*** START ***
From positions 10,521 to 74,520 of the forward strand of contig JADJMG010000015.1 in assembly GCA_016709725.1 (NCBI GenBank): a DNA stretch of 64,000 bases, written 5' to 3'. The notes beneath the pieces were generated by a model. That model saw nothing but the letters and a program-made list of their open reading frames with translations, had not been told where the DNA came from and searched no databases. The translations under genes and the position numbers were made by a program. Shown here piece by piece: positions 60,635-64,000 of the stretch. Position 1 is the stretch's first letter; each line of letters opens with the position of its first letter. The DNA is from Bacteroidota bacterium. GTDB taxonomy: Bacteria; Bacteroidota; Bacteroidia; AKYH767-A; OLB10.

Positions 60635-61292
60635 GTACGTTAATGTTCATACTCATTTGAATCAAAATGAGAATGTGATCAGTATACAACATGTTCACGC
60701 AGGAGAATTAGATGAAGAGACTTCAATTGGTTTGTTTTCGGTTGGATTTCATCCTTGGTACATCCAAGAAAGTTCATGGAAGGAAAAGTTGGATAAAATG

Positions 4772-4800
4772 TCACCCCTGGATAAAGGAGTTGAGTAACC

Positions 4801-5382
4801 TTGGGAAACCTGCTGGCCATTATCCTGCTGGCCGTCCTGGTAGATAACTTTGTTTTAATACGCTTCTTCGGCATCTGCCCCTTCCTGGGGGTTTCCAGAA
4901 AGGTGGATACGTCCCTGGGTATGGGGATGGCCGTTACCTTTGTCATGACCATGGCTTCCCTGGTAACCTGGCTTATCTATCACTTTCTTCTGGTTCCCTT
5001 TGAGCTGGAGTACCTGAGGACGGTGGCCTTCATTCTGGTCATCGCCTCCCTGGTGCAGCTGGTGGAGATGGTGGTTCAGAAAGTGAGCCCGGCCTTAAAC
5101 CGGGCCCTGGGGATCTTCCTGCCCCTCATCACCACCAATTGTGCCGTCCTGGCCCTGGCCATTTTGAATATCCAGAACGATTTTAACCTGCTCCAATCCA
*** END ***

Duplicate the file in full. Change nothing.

From positions 10,521 to 74,520 of the forward strand of contig JADJMG010000015.1 in assembly GCA_016709725.1 (NCBI GenBank): a DNA stretch of 64,000 bases, written 5' to 3'. The notes beneath the pieces were generated by a model. That model saw nothing but the letters and a program-made list of their open reading frames with translations, had not been told where the DNA came from and searched no databases. The translations under genes and the position numbers were made by a program. Shown here piece by piece: positions 60,635-64,000 of the stretch. Position 1 is the stretch's first letter; each line of letters opens with the position of its first letter. The DNA is from Bacteroidota bacterium. GTDB taxonomy: Bacteria; Bacteroidota; Bacteroidia; AKYH767-A; OLB10.

Positions 60635-61292
60635 GTACGTTAATGTTCATACTCATTTGAATCAAAATGAGAATGTGATCAGTATACAACATGTTCACGC
60701 AGGAGAATTAGATGAAGAGACTTCAATTGGTTTGTTTTCGGTTGGATTTCATCCTTGGTACATCCAAGAAAGTTCATGGAAGGAAAAGTTGGATAAAATG

Positions 4772-4800
4772 TCACCCCTGGATAAAGGAGTTGAGTAACC

Positions 4801-5382
4801 TTGGGAAACCTGCTGGCCATTATCCTGCTGGCCGTCCTGGTAGATAACTTTGTTTTAATACGCTTCTTCGGCATCTGCCCCTTCCTGGGGGTTTCCAGAA
4901 AGGTGGATACGTCCCTGGGTATGGGGATGGCCGTTACCTTTGTCATGACCATGGCTTCCCTGGTAACCTGGCTTATCTATCACTTTCTTCTGGTTCCCTT
5001 TGAGCTGGAGTACCTGAGGACGGTGGCCTTCATTCTGGTCATCGCCTCCCTGGTGCAGCTGGTGGAGATGGTGGTTCAGAAAGTGAGCCCGGCCTTAAAC
5101 CGGGCCCTGGGGATCTTCCTGCCCCTCATCACCACCAATTGTGCCGTCCTGGCCCTGGCCATTTTGAATATCCAGAACGATTTTAACCTGCTCCAATCCA